The Covid-19 crisis has led to some online and private auction sales, but public auction and private treaty are likely to remain the main methods of doing business once the restrictions are lifted
The farmland market, like all other parts of the economy, is hurting as the Covid-19 crisis bites.
With strict guidelines on physical distancing and travel restrictions in force, the options for selling land by auction are limited. But sales by private treaty, private auction and online auctions are continuing.
The online option is a relatively recent and rare vehicle for land sales. It could, however, become more mainstream if restrictions around public gatherings remain in force beyond the summer.
The private auction process is also increasingly used. A hybrid of private treaty and public auction, it involves a call for expressions of interest after which contracts are sent to the interested parties. These will enter a bidding process, generally by phone, that has a firm deadline.
Public auction and private treaty remain the predominant methods used for selling land and around the country, the preference for each method varies.
In Wexford, David Quinn of Quinn Property says the preferred method for land sales remains public auction.
"In this neck of the woods, if land isn't put up for public auction, people will wonder why. Up to 75pc of our land sales are by public auction."
He says auctions score better than other options for transparency, speed, clarity and competition. According to the Wexford auctioneer, the transparency of the process means that from the first bid to the moment the hammer falls, the level of interest in the land and the accepted value of the land are plain for all to see.
The speed of the process makes it fast and efficient for all involved. "Contracts are signed on the day, 10pc of the value of the sale is paid over and there is no turning back. It's done and dusted in a few hours," he said.
In contrast, he regards the private treaty route as slow and cumbersome, with no pressure on the customer to make a decision.
On the clarity of the auction route, he says: "The buyer has to have affairs in order, has to have the money in place because contracts are issued on the day," he said.
Finally, Mr Quinn believes the competitive nature of auctions means that, more often than not, strong prices will be paid.
In contrast, Clonakilty auctioneer John Hodnett prefers the private treaty route, which he says reflects the sensitivities of rural people in relation to land ownership and land use.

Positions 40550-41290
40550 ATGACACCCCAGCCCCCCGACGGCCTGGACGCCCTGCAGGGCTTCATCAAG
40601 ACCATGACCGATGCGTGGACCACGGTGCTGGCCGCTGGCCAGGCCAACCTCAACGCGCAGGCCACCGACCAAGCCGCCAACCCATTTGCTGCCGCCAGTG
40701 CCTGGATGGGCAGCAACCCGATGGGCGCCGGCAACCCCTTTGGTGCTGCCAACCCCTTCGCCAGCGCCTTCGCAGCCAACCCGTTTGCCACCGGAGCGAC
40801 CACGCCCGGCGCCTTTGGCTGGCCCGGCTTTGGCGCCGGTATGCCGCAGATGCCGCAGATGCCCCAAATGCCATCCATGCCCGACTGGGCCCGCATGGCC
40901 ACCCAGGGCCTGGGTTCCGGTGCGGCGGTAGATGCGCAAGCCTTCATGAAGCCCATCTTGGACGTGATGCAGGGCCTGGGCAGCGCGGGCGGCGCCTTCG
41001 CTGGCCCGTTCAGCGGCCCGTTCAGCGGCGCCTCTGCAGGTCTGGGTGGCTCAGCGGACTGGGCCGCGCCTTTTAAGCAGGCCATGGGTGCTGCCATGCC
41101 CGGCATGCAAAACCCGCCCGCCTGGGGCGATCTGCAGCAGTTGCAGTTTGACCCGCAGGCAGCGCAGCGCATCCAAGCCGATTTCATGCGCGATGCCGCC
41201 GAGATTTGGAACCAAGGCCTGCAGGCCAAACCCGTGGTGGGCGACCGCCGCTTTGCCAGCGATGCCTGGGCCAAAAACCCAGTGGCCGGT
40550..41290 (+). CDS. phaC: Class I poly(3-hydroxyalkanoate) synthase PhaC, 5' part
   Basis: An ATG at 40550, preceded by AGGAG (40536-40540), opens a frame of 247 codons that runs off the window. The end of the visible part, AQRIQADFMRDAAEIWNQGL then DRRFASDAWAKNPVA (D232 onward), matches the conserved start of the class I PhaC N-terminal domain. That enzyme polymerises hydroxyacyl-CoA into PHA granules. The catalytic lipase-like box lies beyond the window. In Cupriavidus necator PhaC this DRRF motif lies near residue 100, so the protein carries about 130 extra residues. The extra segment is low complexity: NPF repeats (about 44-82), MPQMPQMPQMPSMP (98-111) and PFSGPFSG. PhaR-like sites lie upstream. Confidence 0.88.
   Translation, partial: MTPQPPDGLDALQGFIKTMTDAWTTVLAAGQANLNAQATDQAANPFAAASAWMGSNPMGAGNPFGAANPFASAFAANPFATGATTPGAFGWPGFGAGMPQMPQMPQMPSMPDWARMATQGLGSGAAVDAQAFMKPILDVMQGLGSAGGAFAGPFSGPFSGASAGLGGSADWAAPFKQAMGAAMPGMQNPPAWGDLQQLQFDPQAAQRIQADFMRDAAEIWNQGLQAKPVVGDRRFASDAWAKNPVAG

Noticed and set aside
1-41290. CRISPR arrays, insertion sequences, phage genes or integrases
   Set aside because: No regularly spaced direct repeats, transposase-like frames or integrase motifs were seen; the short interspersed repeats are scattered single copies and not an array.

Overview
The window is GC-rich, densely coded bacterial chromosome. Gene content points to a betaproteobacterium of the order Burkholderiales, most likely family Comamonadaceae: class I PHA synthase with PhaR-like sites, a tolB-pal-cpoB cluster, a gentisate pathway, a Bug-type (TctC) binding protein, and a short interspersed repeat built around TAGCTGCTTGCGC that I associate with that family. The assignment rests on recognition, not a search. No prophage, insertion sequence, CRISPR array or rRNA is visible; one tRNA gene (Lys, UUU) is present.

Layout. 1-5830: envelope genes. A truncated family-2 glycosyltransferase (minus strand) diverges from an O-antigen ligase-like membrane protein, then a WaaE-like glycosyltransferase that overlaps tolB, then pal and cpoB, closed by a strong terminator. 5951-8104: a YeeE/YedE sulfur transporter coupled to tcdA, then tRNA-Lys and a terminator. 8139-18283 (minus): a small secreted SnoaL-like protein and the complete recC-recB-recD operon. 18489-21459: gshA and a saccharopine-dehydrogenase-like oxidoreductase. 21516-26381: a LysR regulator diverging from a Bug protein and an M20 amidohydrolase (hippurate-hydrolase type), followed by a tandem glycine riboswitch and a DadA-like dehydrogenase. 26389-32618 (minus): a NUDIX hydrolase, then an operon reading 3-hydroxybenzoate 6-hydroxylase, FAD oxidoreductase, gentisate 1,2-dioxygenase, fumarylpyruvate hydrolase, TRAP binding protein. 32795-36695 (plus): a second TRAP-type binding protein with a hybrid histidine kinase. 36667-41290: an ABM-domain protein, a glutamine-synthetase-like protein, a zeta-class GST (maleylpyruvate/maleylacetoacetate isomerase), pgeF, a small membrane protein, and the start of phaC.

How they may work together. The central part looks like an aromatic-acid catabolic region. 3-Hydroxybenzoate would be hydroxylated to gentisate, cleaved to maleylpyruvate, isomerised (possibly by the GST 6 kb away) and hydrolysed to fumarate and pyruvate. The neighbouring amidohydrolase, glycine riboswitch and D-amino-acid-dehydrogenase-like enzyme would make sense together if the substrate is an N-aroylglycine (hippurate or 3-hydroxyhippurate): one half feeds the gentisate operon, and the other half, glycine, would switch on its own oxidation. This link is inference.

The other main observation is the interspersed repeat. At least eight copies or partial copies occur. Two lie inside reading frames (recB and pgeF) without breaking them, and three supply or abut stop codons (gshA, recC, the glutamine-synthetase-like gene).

"For instance, if a property comes up for sale and has been leased long term by a local farmer, in a public auction, local people may not be prepared to bid against the sitting tenant."
Similarly, it may be believed locally that a neighbouring farmer is the man who will buy a certain parcel of land when it comes for auction. The farmer in question may have no interest, but no one will check it out and on auction day, the sale can fail because nobody is ready when the neighbouring man doesn't even turn up.
"Vendors often don't like the publicity that comes with a public auction. Likewise, purchasers don't like the publicity and the pressure of the public auction," he said.
But Laois auctioneer William Mansfield is a great believer in the public route. "The real bidders come out on the day," he says. "Once people make sure they have the money lined up, know their limit and hold to it, you will have a good auction."
And he says it can be an advantage to have an agent acting, be it a solicitor or an auctioneer, as an agent is more likely to hold firmly to the spending limit.
On the downside, he says that an auction where land fails to attract its guide can establish a poor guide price and lead to protracted private treaty negotiations.
Alison De Vere Hunt of Cashel Marts doesn't have a preference for public auction or private treaty, believing it all depends on the market.
"We had a great year in 2018 when everything we brought to auction sold for top prices, but 2019 was a slow year for auctions, it was just a different market," she says.
"The auction route is very clean, but it can be off-putting for people who like to keep their affairs private," she adds.
David Quinn saw a private auction deliver as strong a price as a public auction when the sale of a parcel of roadside land was switched from the public arena due to Covid-19 guidelines.
The 26ac roadside holding at Churchtown, Clough, near Gorey in Wexford, was guided pre-auction at between €10,000 and €12,000/ac, and on the day, it sold in two lots, making a price believed to be close to €15,000/ac. Described as top-class ground, the holding is on the old N11 Gorey to Camolin road.
The telephone bidders competed for the holding in two lots and as an entire. Lot one consisted of 10.7ac, the second 15.2ac.
The lots won the day, with two local part-time farmers each buying one, outbidding a local farmer chasing the entire.